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Toss it together, and you get a beautiful sweet salty green side dish in no time.


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Oh! I also whipped up some peanut-butter celery sticks with sea salt, using the great celery that was in the Green Bean box. I’m assuming you can figure out how to do this, so I won’t insult you with a recipe… but trust me that the sea salt is worth it.

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My boys like to eat “picnic-style,” which involves this ridiculously huge wooden tray I’ve had forever. I set everything out on it, and then they can build their meal at the table. We had made a few loaves of bread that day, so it was a perfect fit.

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The finished meal! We toasted the bread a bit, added mayo – and kept it simple. It was a perfect summer dinner!

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Mrs. Breakfast with Nick: Eggs, Potatoes and Toast

Sometimes, you need to stick with the classics. When we go to a new breakfast place, I can always count on Mr. Breakfast with Nick to order the Classic Breakfast – usually eggs, potatoes, bacon and toast. It’s a great way to test the place on the basics – which are, in our humble opinion, the most important indicators of a restaurant’s foundation. Our Green Bean Delivery box came with some beautiful potatoes, and I was eager to try yet another way to make hash browns…or home fries…or breakfast potatoes…whatever you call them, there are as many recipes in a city as there are people and we keep trying new ways to do them. Normally, what we like is to use some russets, boil them for 12 minutes first, chop them, and then pan “fry” them in a cast-iron skillet. These new potatoes were more tender, with two of them being classic reds, and I knew they could stand to just be chopped and thrown in to a pan with some great bacon fat. (This was a day I was also making bread, so although there are no veggies in our bread from Green Bean, I included that process below as well!)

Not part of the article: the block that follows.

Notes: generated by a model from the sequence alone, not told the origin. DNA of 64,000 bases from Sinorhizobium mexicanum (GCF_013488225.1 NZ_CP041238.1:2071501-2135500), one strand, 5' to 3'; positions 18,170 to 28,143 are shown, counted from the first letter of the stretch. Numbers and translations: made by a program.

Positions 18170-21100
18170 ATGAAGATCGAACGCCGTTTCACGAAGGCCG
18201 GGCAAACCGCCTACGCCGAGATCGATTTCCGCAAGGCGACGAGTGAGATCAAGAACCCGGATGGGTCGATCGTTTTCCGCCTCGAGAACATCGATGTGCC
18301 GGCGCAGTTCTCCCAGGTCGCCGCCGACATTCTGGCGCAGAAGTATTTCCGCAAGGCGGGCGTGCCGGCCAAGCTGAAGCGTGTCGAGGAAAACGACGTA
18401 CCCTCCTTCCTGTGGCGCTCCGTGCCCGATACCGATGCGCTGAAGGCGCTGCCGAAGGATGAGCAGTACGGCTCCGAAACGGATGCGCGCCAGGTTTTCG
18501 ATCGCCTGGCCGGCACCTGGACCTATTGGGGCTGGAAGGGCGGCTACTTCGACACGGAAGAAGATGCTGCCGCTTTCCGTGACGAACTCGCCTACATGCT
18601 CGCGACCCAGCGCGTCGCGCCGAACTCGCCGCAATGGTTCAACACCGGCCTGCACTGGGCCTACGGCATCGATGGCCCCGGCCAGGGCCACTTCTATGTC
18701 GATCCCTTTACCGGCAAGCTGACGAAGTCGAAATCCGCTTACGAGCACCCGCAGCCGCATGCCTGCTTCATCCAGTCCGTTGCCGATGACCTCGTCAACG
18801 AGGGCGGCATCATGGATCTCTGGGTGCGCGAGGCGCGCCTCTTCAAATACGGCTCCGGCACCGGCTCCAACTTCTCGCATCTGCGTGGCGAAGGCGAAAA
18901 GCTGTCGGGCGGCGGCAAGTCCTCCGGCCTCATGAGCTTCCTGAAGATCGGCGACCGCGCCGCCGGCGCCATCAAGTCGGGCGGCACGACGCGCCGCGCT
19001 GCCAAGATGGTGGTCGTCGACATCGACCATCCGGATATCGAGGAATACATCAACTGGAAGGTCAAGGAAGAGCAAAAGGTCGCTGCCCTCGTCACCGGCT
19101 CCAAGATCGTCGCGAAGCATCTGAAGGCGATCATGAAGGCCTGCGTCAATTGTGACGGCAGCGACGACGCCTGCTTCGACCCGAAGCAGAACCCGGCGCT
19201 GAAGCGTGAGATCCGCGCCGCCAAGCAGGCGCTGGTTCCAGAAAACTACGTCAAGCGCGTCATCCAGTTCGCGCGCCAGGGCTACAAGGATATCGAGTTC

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I kept the pieces very small, less than 1 cm. square, knowing that the heat would have to cook through without having boiled them first.

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I chopped up part of an onion from the Green Bean Box as well as half a red and orange pepper to throw in. I sautéed the onions and the peppers in the bacon fat (we keep some in our freezer for these very occasions!), and threw the potatoes in when the cast-iron skillet was very hot.